Migrations to the new world brought together individuals from Europe, Africa and the Americans. Inter-mating between these migrant and indigenous populations led to the subsequent formation of new admixed populations, such as African and Latino Americans. These unprecedented events brought together genomes that had evolved independently on different continents for tens of thousands of years and presented new environmental challenges for the indigenous and migrant populations, as well as their offspring. These circumstances provided novel opportunities for natural selection to occur that could be reflected in deviations at specific locations from the genome-wide ancestry distribution. Here we present an analysis examining European, Native American and African ancestry based on 284 microsatellite markers in a study of Mexican Americans from the Family Blood Pressure Program. We identified two genomic regions where there was a significant decrement in African ancestry (at 2p25.1...and 9p24.1...) and one region with a significant increase in European ancestry (at 1p33...). These locations may harbor genes that have been subjected to natural selection after the ancestral mixing giving rise to Mexicans.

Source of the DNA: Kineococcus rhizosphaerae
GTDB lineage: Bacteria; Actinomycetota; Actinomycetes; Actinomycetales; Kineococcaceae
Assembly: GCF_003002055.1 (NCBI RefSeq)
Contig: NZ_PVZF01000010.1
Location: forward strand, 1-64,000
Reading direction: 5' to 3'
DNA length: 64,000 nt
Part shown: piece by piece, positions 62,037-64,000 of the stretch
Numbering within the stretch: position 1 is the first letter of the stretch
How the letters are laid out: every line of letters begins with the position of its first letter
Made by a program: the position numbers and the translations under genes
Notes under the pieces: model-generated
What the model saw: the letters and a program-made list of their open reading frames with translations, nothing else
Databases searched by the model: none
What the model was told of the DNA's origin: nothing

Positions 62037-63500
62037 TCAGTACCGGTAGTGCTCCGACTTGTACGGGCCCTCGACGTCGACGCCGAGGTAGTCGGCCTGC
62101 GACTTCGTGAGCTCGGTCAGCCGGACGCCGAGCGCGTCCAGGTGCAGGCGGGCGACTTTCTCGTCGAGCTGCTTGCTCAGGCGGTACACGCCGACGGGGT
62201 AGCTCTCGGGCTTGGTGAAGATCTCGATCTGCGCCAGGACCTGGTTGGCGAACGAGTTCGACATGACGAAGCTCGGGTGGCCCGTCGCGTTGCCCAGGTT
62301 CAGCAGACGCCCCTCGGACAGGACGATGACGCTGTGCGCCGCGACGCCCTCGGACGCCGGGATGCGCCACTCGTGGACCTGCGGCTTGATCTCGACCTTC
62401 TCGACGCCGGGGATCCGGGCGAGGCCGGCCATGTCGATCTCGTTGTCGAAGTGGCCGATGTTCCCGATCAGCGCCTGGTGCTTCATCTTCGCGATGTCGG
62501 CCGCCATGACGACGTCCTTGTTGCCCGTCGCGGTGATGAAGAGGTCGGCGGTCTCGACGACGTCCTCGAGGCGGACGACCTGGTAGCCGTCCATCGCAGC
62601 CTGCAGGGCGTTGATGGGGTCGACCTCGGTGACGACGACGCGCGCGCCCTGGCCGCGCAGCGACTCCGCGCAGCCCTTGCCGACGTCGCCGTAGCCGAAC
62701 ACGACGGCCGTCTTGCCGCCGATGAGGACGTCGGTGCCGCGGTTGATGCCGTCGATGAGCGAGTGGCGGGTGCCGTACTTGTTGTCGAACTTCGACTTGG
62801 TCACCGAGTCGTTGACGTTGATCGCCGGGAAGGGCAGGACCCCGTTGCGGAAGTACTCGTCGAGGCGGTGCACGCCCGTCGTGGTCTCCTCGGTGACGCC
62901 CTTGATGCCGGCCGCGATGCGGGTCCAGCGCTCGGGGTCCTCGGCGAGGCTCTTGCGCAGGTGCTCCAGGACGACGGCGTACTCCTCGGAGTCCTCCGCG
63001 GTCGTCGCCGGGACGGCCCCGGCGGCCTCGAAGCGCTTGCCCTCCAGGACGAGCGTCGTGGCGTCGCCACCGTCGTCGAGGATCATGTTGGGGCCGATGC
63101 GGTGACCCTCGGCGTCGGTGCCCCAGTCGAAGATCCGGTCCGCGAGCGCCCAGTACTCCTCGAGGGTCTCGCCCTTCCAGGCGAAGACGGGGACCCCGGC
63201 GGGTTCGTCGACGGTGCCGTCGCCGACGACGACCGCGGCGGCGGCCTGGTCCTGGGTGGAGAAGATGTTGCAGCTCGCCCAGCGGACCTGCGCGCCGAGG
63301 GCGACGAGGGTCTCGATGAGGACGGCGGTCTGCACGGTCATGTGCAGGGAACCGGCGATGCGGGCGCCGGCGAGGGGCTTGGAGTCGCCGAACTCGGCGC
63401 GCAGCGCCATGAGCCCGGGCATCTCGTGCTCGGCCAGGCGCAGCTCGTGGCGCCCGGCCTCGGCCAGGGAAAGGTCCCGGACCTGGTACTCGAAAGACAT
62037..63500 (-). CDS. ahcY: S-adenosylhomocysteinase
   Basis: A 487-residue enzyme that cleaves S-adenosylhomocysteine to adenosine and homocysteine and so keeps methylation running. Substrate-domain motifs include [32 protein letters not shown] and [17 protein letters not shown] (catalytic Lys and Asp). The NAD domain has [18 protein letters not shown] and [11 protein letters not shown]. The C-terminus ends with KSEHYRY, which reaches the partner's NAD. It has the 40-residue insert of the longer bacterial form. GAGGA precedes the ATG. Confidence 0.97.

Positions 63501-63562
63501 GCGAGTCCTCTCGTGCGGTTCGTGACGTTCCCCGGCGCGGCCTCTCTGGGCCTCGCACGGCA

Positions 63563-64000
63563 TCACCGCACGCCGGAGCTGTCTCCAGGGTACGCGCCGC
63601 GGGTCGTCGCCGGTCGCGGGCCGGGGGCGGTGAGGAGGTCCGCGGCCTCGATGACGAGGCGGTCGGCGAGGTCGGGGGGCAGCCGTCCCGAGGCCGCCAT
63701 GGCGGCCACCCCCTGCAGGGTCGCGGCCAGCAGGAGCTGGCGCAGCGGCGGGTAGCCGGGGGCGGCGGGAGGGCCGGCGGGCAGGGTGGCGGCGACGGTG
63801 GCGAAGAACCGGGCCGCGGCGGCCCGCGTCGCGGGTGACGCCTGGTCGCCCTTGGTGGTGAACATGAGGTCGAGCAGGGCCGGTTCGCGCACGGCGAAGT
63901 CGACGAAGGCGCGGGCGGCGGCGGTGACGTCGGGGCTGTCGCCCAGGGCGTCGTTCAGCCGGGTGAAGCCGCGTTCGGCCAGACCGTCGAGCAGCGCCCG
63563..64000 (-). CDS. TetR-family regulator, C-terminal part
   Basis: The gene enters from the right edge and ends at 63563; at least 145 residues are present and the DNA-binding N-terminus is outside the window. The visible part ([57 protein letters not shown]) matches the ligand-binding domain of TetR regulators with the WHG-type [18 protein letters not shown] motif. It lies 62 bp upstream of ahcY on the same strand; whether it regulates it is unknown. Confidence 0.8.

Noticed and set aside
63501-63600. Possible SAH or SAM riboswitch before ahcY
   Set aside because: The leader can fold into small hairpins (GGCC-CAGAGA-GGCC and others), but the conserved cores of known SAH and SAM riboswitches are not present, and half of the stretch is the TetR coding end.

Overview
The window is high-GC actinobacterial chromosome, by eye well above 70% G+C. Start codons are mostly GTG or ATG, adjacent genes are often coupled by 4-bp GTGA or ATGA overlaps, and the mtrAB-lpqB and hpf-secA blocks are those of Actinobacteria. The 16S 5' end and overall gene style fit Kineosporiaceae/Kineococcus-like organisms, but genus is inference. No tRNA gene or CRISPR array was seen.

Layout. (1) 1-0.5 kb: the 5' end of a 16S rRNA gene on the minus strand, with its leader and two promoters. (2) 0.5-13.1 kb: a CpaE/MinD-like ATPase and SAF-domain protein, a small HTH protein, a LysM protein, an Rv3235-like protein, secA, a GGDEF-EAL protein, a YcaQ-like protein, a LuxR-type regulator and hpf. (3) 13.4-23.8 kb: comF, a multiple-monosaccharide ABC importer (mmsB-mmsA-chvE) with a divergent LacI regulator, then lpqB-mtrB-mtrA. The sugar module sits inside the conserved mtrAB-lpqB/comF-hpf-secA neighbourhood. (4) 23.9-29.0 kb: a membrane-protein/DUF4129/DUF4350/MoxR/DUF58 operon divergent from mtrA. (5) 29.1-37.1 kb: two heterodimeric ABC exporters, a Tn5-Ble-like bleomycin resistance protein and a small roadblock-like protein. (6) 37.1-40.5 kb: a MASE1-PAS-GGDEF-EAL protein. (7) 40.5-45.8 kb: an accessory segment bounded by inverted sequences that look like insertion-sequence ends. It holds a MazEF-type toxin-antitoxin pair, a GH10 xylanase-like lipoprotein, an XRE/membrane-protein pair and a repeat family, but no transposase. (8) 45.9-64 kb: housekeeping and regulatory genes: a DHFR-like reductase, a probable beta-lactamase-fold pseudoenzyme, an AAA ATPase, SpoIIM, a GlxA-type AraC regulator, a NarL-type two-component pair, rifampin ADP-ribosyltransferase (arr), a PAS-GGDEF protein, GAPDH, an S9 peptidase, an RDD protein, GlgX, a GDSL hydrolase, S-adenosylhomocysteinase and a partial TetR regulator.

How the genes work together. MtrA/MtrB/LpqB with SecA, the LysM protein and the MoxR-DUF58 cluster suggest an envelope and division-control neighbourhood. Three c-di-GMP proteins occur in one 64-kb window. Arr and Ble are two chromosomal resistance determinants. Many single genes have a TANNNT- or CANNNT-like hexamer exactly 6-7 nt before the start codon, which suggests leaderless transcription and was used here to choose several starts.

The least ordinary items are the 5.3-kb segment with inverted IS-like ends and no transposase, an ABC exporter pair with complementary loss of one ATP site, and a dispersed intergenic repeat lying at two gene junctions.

After the great die-off of indigenous peoples in the New World in many regions such as Mexico and Venezuela mixed populations arose to become demographically preponderant. In places like Brazil and Argentina the persistence of Amerindian female lineages in populations of seemingly European and African ancestries suggests that even these regions experienced a transient period of Mestizo demographic dominance before immigration and the slave trade obscured it.
Obviously some of displacement of Amerindians by Mestizos can be explained by natural demographic processes as the latter reproduced a high rates to take advantage of the land surplus generated by the decrease in the population of the former (on the order of a 90% drop). Only in relatively isolated areas, such as the Guatemalan highlands, or in ecoregions where Amerindians had a physiological advantage such as the Andes, did native populations retain their demographic dominance (probably through a bounce back after the initial population drop). But it seems plausible that part of the displacement was simply due to the fact that the Mestizos were also resistant to many of the diseases to which their Amerindian relatives were vulnerable. Among the offspring of male Europeans and female Amerindians who mated to produce later generations segregation of alleles from their fathers which would confer immune resistance would exhibit variance within the population. Though almost everyone within the population of Mestizos would be about 1/2 European and 1/2 Amerindian, some would carry fewer of the European complement of alleles and so have reduced fitness. And so it might be that particular genomic regions from European ancestors might increase in frequency over time. As for the Africans, there are many disease adaptations for malaria that are obviously not useful anymore. The same process of purifying selection occurred among African Americans. Not all regions of the genome are subject to the same evolutionary dynamics. Or, at least the values of the parameters might vary.